After almost four decades of its existence, the Joint Admission and Matriculation Board (JAMB) is yet to perfect how to conduct matriculation exam into our universities and other higher institutions. The latest Universal Tertiary Matriculation Exam (UTME) by the board was characterised by widespread cheating by candidates who were reportedly aided in some instances by their parents and invigilators. Apart from some several cases of impersonation, some candidates were even said to havve brought into the examination hall, mobile phones through which answers were sent to them through text messages. Some candidates were also reported to have made T-shirts with answers to anticipated questions printed on the sleeves. This is a criminal improvement on the “mmagic sleepers” worn by candidates to examination halls not too long ago, on which prepared answers sheets were neatly sandwiched.
More alarming was the revelation by the JAMB Registrar, Professor Dibu Ojerinde, that in 40 examination centres, some candidates paid between N5,000 and N20,000 to be allowed to cheat, and that the results of 78,310 candidates from various centres were undergoing screening to ascertain their cupability in malpractices, while 12,110 candidates’ results were being witheld for possible disciplinary action.
The revelation that the board recorded 40,692 invalid results due to multiple shading of answer sheets or no shading at all, is also an indication that candidates may not have been sufficiently informed on how tto fill the answer sheets or they were incapable of reading instructions. Whichever is the case, it is a sad commentary on the conduct of examination by the board.
The massive failure recorded in the examination also showed how long the standard of education has become as only 10 candidates scored above 300 marks, while 801,804 scored below 200. This massive failure recorded is unarguably because students, rather than burn the proverbial midnight candle, now prefer to exploit the lapses in JAMB examinations by relying on the purchase of prepared examination questions and answers.
There were also complaints that several of the candidates who sat for the examination were forced to use computers even though many of them who attended public schools were seeing computers for the first time. Many of those candidates alleged that they had choosen the pencil-paper-test (PPT) but, they were made to take computer-based-test (CBT) at their centres.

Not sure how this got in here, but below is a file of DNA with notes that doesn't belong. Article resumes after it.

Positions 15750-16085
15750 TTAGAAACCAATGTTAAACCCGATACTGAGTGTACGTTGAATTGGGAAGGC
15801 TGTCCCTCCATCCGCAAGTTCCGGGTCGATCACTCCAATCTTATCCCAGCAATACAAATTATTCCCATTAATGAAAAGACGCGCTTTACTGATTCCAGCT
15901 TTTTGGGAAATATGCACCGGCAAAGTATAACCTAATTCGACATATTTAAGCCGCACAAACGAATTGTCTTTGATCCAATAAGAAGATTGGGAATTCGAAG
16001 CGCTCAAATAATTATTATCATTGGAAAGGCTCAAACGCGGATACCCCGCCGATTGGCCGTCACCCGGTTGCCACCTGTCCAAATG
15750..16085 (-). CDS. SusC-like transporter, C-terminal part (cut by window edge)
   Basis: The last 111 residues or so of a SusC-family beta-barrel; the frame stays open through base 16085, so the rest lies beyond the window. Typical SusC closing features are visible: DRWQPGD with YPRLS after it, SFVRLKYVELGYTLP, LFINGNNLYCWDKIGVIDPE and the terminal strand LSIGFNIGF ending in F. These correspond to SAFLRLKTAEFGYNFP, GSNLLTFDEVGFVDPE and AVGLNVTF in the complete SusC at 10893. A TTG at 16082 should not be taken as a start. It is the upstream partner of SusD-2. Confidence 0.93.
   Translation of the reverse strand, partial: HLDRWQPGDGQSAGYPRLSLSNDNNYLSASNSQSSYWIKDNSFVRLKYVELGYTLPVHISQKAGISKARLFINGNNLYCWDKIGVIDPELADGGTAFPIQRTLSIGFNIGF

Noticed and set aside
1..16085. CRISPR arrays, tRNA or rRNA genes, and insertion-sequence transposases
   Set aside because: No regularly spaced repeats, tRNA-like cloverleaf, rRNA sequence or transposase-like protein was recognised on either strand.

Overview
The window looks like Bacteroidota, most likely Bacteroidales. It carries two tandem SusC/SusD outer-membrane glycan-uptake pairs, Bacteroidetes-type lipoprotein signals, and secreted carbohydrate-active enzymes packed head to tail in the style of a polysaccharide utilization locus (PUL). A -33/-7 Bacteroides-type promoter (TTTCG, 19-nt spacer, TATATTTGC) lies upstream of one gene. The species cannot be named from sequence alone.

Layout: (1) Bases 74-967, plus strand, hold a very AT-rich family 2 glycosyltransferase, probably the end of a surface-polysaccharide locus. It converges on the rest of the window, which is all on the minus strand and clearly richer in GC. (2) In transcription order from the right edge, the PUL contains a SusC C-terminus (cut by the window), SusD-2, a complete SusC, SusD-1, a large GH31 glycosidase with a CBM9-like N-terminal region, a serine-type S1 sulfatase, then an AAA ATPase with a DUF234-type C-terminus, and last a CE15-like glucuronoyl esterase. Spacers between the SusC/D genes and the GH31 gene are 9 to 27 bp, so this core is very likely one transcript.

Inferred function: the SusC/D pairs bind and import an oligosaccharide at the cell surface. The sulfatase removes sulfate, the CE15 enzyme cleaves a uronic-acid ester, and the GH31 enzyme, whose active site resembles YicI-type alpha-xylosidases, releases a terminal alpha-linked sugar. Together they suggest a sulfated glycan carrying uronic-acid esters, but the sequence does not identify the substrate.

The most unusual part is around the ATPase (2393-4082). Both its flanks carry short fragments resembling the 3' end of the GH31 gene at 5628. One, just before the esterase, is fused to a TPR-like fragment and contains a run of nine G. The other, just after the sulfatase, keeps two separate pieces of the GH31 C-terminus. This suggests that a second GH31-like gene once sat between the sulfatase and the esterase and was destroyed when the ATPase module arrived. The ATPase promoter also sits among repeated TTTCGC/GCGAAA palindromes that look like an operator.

Apart from all these, the massive rip-off of candidates who purchased JAMB forms, sat for the examination and passed but were unable to secure admission into any of the higher institutions of learning in another matter of concern. For instance, of the 1,735,720 candidates who sat for the last JAMB examination, only 520,000 candidates would be admitted into higher institutions, leaving over 1.2 million out in the cold. This is because 520,000 is the carrying capacity of all tertiary institutions, including colleges of education. That is. Even an improvement from the 450,000 that was the carrying capacity two years ago.
Even worst is the fact that inspite of the huge cost of conducting JAMB examinatins, UTME result does not even secure any candidate admission into university. That function now is being undertaken by the candidate’s university of choice. This is the underlining basis of the ongoing debate on the relevance and desirability of JAMB in the universities and other terrtiary institutions.
We therefore call on policy makers to go back on drawing board and address the lapses identified in its conduct in its conduct of examinations, sanction the officials that have been found to betray the trust reposed in them, and urgently resolve the debate on the relevance of JAMB in the universities and tertiary institution of learning and admission process.